• In some tissues types, the damage may also be more of a temperature threshold effect in addition to the possibility of a thermal dose effect. For example, the rapid heating that occurs in ultrasound ablation may rapidly increase the thermal dose from a value far below the threshold to far above in a very short time, thereby closely mimicking a temperature threshold effect.. In place of a thermal dose estimates of the cell damage due to rapid heating may also be therefore used to calculate a center of mass. The spatial dependencies of the sonication location errors are often induced by differences in the beam paths. In the case of for example uterine fibroid ablation, this in turn arises from differences in fat layer thickness as well as proximity to the border of the fibroid and myometrium as well as angle of incidence to the fat-layer to name the probably most predominant reasons. However, these effects on the wave propagation as a function of distance are not rapid and the error in sonication location typically remains within some 7 mm or so even within large fibroids. For HIFU therapies utilizing external transducers, the offset is predominantly in the beam-axis direction of the transducer, which is the anterior-posterior direction in fibroid therapy.
  • Fig.3 shows an example of the ablation CM (center of mass) offset from the intended sonication location as a function of the intended sonication location in the feet-head direction. In Fig. 3, the ablation location CM is offset in feet-head direction as a function of the treatment cell's position (i.e. intended sonication location) in the feet-head direction in one uterine fibroid. In this image a clear spatial dependency of the feet-head displacement can be seen as a function of the feet-head location of the intended sonication. In Fig. 3 the intended sonication location in the foot-to-head direction 300 is the x-axis and the offset of the actual sonication location from the intended location in the foot-to-head direction 302 is shown on the y-axis. Both locations are given in millimeters. The intended sonication location 300 corresponds to the set of sonication points and the actual sonication location 302 corresponds to the ablation region which is determined using the thermal maps. In this Fig. it can be seen that the offset from the intended location 302 shows a spatial dependence. Fig. 3 illustrates that a fit, either linear or with a polynomial or some other curve, may likely be used to increase the accuracy at which the sonication is targeted.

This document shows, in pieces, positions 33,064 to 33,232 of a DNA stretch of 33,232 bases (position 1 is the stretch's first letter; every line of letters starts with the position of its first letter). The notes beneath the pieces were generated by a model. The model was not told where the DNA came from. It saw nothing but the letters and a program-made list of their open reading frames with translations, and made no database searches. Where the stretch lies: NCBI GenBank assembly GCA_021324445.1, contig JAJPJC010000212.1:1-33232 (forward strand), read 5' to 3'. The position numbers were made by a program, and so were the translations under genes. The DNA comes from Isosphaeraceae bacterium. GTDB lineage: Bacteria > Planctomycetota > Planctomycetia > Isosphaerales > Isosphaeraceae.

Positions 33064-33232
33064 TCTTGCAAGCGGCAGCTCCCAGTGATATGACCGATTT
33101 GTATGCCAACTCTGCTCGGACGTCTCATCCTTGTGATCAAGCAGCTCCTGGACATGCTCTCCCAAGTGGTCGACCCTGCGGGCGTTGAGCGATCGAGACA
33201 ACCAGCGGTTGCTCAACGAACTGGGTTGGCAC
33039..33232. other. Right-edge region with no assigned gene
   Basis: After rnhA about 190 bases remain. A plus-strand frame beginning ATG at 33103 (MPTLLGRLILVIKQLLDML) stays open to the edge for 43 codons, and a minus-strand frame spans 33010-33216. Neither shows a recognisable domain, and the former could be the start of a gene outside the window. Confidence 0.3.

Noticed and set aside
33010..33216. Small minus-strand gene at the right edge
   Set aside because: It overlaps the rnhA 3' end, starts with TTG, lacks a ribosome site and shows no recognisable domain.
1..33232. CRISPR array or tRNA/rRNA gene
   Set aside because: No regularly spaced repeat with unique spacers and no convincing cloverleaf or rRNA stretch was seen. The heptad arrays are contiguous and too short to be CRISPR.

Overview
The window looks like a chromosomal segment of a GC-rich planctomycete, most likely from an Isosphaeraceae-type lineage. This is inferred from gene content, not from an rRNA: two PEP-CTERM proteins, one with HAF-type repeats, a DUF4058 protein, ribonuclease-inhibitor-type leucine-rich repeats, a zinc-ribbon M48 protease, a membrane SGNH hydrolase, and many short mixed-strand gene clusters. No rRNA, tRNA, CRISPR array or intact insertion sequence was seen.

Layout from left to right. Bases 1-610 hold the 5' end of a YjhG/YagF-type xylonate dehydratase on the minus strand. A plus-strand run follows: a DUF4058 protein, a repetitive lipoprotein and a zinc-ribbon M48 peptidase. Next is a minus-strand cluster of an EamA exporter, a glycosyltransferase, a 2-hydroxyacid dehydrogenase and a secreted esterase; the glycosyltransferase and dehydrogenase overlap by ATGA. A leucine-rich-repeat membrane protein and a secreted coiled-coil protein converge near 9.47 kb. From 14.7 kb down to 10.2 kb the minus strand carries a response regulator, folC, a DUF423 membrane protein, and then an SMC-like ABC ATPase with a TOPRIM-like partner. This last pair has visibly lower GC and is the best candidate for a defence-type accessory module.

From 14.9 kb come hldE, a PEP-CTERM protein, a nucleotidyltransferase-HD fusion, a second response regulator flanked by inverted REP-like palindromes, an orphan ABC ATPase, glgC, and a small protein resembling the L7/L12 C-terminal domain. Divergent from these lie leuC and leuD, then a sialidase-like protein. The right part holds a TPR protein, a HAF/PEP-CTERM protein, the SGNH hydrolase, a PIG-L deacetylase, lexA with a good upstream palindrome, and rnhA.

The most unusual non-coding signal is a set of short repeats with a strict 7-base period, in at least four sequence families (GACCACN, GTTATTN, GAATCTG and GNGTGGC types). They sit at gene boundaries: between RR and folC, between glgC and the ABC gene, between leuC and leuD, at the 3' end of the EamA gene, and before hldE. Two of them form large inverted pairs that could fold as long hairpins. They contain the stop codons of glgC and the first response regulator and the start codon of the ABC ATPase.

• For ease of planning the intended sonications (called treatment cells in the Philips Sonalleve MR-HIFU platform), are often placed in one plane perpendicular to the transducer beam axis. This plane, here called a treatment plane, may or may not be tilted based on the angulation of the transducer. The reason for using planes in this direction is that the ablation regions are typically elongated in the direction of the beam axis for most external transducer and thereby anyways form a 3D ablated region. One could then perform a 2D spatial fit on the CM offset, for the AP (anterior posterior), LR (left right), and FH (foot head), of the ablation region induced by the already performed sonications within the treatment plane. One possibility is to do a 2D surface fit to the AP, LR, and FH ablation region offsets separately and then interpolate to the position of the upcoming sonication. This 3D position can then be used as an estimate for the likely sonication offset if no correction is performed, and thus be applied as a correction by mechanically translating the transducer accordingly. The CM values used for the fitting must be from the same frame of reference meaning that the mechanical correction applied for previous sonications may be removed in order for the fit to be on offset values that are comparative and only dependent on the intended sonication location. This idea can also be utilized for when no treatment planes are used by using a 3D fit instead. However, sonications using different degrees of transducer angulation although similar treatment cell center positions are not likely to cause a similar ablation location offset. In those cases, the different angulations should either be treated separately or added as additional dimensions to the fit.
  • The fit itself may be a polynomial of a sufficiently low order for the non-systematic effects (such as local minor tissue variability) not to have a too dominant impact. Other fits may also be used, but the amount of coefficients to be estimated must remain low and the function used should not have a too large derivative since the sonication location offsets do not change rapidly as a function of the displacement due to the tissue composition within the beam path only changing slowly with movement of the target.